What a Home Energy Assessment Did For Me

As a child, I had a fear of global warming. That’s right, my irrational belief was that “the polar ice caps would melt overnight, the water levels would rise overnight, and there would be water pouring through my windows, threatening me with the thought of drowning.” (My fear did not include waking up having wet my bed, but I am sure as I get older and I lose bladder control, I can add that to my list.)

So, in essence, it was a fear of drowning, or being overwhelmed. Now, as an adult, it is now with mild apathy that I think about climate change. But I do what I can.

“Hmm…we’re screwed.” (Proceeds to sit on chair, sign onto Halo 5 multiplayer, and get distracted.)

For me, the issue of climate change most likely gives me that feeling of hopelessness. Like a speck of sand under the night sky, I do not realize my full potential. But, the day Robert from Next Step Living left my parents house, I felt more empowered than anything. It was good.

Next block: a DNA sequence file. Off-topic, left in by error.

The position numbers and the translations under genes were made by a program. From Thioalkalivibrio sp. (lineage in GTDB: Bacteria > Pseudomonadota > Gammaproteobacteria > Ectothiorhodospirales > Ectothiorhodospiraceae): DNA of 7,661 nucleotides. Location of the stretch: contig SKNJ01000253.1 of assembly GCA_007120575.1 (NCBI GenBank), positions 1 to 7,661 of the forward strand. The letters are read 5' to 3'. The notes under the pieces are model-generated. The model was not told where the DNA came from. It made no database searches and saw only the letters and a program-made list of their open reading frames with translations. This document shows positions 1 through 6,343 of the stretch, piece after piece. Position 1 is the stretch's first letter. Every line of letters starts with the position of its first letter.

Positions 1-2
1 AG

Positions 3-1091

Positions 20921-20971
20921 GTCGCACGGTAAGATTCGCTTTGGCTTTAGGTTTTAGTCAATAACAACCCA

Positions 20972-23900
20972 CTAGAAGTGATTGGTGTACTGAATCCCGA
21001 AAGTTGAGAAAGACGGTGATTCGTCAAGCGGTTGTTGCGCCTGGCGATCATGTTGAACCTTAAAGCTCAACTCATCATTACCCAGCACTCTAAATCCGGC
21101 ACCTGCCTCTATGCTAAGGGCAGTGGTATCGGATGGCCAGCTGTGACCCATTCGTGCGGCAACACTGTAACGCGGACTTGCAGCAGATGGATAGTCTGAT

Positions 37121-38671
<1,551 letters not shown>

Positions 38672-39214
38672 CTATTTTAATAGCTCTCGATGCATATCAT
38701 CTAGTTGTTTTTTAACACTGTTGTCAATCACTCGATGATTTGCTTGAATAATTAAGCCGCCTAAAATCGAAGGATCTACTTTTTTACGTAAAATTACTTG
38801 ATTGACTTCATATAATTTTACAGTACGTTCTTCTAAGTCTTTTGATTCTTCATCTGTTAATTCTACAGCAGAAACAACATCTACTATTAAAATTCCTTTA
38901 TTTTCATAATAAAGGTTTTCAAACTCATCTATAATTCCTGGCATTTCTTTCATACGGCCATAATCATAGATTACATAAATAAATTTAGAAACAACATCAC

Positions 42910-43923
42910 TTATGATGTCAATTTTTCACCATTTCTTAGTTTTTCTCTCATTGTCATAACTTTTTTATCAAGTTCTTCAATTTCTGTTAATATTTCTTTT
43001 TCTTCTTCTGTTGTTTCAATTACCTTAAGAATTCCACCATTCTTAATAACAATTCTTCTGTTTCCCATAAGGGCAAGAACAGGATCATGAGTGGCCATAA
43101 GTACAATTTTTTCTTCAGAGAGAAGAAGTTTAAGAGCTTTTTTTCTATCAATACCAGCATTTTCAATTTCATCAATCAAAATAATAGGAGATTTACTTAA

I had a feeling of relief yesterday as an Energy Assessor from a green energy company left my parents house. I felt like I had made a small difference, that by having this done, I was contributing another #dropinanocean. This was a way for less energy to be used, to help my parents save money and “save the environment.” I had scheduled for a Home Energy Assessment (HEA) to take place in my parents house through a local non-profit environmental organization. The organization, Green Newton, based Newton, MA, gets donation every time an HEA is conducted in the city proper. The donation comes from Next Step Living, a company run by Geoff Chapin.(Green Newton plans on collecting these donations to fund a shelter for women and children, awesome, huh?)

An HEA looks into ways that a household could reduce its energy usage.

Lowering energy usage means lower electricity bills. Lower energy bills means less energy needed and produced. Less energy produced means less fossil fuel emissions. Less fossil fuel emissions means I have to write less about the topic. That benefits everybody, because I am much better at flatulence jokes…Ha.
To get back to the story, the Energy Assessor, Robert, first spoke with me and my parents about what would be looked at in the house.